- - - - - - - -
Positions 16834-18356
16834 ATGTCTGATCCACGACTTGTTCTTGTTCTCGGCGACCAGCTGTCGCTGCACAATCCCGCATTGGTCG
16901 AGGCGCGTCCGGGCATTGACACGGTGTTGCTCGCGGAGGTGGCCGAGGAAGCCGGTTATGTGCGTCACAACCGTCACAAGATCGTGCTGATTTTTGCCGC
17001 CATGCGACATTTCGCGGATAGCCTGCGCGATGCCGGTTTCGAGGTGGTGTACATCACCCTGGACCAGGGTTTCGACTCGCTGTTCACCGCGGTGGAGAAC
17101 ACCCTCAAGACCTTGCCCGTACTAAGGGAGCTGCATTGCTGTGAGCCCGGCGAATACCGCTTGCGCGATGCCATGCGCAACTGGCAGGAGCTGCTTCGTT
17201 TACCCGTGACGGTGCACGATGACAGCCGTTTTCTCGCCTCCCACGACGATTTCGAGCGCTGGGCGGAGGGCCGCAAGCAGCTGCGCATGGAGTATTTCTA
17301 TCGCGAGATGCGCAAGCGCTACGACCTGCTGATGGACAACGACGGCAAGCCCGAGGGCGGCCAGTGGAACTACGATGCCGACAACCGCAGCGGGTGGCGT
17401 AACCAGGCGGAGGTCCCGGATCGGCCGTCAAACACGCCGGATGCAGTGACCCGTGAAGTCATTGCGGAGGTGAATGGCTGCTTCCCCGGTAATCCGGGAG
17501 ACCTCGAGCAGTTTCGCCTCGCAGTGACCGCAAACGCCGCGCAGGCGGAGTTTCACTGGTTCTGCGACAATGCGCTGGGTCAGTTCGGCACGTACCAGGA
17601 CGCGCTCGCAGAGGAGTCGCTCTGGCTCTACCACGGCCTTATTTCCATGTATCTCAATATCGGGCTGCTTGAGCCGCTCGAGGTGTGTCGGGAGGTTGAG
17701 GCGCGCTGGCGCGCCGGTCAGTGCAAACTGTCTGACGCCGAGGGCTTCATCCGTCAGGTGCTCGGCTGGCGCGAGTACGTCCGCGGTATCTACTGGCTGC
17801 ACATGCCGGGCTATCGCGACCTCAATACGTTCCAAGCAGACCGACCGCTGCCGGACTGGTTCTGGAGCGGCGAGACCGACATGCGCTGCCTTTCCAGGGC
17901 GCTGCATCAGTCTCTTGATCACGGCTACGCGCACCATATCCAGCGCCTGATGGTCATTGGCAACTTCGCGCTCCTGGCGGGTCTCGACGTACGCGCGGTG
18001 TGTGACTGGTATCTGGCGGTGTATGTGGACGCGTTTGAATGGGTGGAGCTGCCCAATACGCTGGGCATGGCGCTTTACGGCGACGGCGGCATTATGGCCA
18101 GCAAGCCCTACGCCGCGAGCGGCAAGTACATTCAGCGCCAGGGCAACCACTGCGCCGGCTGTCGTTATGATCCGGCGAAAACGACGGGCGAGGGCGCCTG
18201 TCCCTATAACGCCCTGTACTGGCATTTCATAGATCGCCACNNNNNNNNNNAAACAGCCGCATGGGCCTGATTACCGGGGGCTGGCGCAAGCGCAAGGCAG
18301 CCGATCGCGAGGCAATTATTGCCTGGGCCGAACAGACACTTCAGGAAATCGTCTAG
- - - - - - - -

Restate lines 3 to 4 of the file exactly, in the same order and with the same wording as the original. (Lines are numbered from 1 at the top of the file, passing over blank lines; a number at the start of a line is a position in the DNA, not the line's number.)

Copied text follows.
16901 AGGCGCGTCCGGGCATTGACACGGTGTTGCTCGCGGAGGTGGCCGAGGAAGCCGGTTATGTGCGTCACAACCGTCACAAGATCGTGCTGATTTTTGCCGC
17001 CATGCGACATTTCGCGGATAGCCTGCGCGATGCCGGTTTCGAGGTGGTGTACATCACCCTGGACCAGGGTTTCGACTCGCTGTTCACCGCGGTGGAGAAC